An interesting foot note to that war, after the signing of a peace treaty between the US and Britain the US demanded the return of “property” which was, in actuality 6000 people. The British refused and most of those people settled in Canada with a handful going to Trinidad, where their descendants are still known as “Merikins.”
Key was truly a man with two sides. He donated his legal services to some African-Americans who were fighting for their freedom under a 1783 law that prohibited slaveholders from other states from bringing their human chattel into Maryland. Key won several of those cases. But at other times, he represented slave owners trying to recapture their “possessions.”
Yes, Ulysses S Grant led the Union armies in the defeat of the slave-owning Confederacy, however he also owned slaves.
While Grant’s father was an abolitionist, Grant himself married Julia Dent whose family owned slaves. He personally directed the work of these slaves at White Haven, the family plantation, in Missouri.
According to White House history on March 29, 1859, U.S. Grant manumitted “my negro man William, sometimes called William Jones, of Mulatto complexion, aged about thirty-five years…being the same slave purchased by me of Frederick Dent.” Many historians have pointed out Grant’s choice to manumit William Jones rather than sell him in a time of financial hardship for his family. Ronald C. White wrote that “Grant could have received at least $1,000 for this slave if he’d tried to sell him… at this point he could have surely used the money.”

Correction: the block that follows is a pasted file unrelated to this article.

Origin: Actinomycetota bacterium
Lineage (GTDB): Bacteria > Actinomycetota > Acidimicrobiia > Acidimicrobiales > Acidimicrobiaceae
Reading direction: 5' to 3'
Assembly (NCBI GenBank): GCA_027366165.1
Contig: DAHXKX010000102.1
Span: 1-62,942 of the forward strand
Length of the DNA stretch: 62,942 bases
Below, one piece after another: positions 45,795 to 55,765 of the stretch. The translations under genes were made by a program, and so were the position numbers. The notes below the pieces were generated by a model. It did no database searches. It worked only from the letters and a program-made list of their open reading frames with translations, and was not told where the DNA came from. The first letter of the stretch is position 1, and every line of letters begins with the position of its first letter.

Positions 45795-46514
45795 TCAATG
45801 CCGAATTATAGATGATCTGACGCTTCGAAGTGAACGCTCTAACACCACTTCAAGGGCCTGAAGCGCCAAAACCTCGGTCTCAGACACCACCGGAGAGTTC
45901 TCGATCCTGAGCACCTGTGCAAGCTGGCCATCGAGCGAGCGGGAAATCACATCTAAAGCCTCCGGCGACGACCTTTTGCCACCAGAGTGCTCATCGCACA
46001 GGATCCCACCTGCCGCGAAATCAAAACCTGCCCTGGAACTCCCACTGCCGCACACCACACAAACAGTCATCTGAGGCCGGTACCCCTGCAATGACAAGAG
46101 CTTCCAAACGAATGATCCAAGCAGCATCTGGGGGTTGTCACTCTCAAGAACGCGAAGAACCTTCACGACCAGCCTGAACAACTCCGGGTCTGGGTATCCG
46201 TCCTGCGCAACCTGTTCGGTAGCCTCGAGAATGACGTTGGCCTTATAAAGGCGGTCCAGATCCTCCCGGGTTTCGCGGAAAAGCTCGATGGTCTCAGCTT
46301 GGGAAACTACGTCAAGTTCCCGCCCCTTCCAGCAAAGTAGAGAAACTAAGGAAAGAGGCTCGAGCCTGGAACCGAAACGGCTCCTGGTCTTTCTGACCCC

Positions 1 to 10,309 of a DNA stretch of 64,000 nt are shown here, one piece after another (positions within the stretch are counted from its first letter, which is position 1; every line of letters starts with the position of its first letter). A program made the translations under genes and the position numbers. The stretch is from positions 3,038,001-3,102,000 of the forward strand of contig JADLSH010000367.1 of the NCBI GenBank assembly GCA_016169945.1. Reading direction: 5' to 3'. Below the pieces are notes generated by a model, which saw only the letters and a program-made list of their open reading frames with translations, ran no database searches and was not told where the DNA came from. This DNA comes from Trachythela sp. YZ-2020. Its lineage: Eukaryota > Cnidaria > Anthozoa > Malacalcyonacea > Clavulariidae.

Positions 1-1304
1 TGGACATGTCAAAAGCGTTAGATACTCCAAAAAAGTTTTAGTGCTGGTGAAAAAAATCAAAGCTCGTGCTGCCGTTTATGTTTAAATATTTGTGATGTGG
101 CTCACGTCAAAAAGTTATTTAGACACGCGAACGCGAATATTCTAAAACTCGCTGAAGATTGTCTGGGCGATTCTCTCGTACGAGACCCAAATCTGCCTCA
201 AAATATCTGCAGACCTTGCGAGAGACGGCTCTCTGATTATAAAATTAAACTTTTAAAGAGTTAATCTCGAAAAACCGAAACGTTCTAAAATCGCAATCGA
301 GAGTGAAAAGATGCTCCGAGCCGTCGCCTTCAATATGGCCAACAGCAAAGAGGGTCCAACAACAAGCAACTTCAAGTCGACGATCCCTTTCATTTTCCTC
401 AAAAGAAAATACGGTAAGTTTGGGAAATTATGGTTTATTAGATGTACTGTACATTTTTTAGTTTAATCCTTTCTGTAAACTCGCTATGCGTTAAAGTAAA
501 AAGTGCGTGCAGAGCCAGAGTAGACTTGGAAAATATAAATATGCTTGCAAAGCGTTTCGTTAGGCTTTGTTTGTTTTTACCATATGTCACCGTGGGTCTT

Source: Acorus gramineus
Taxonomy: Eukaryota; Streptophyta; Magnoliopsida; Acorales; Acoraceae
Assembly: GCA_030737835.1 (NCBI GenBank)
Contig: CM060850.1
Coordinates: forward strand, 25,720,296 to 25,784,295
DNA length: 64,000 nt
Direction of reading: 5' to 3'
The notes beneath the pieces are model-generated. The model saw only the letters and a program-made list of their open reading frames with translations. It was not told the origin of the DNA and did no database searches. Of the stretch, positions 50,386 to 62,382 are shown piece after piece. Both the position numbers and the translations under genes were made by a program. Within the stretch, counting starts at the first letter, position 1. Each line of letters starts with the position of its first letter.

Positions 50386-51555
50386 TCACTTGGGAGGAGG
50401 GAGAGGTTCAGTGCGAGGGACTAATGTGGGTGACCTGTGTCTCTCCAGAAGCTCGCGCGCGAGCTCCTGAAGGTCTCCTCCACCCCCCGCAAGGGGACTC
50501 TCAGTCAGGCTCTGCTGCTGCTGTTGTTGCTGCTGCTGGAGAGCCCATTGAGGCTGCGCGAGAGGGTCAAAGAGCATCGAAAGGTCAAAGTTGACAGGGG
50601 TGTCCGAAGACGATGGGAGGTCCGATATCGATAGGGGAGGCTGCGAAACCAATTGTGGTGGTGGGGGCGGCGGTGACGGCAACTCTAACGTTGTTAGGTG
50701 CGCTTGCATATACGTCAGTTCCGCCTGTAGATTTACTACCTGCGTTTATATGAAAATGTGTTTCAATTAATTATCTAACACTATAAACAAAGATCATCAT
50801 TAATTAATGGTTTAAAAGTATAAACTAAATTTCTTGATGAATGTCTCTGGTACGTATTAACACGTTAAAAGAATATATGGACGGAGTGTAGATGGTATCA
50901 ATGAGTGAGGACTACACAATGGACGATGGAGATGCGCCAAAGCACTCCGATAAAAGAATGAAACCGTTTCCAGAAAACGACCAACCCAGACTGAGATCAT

During the war Julia Dent Grant traveled with a woman named Jules who was still a slave. Her actions prompted public condemnation. The Grant family did not free Jules upon the issuance of the emancipation proclamation. According to the White House Historical Association, Jules ran away.
Grant never mentioned being a slave owner in his autobiography so the fact that he owned human beings remained a secret for over 50 years. It is thought that Captain Sam Grant, by Lloyd Lewis, which was not published until 1950, included the first mention of President Grant’s ownership of William Jones.
Removing statues is always controversial and passions run high on both sides of the argument. Is the camp calling for the removal of controversial statues seeking to correct an historical injustice or are they trying to erase history? And are those who object to removing memorials defending the indefensible or attempting to conserve a history through distasteful symbols?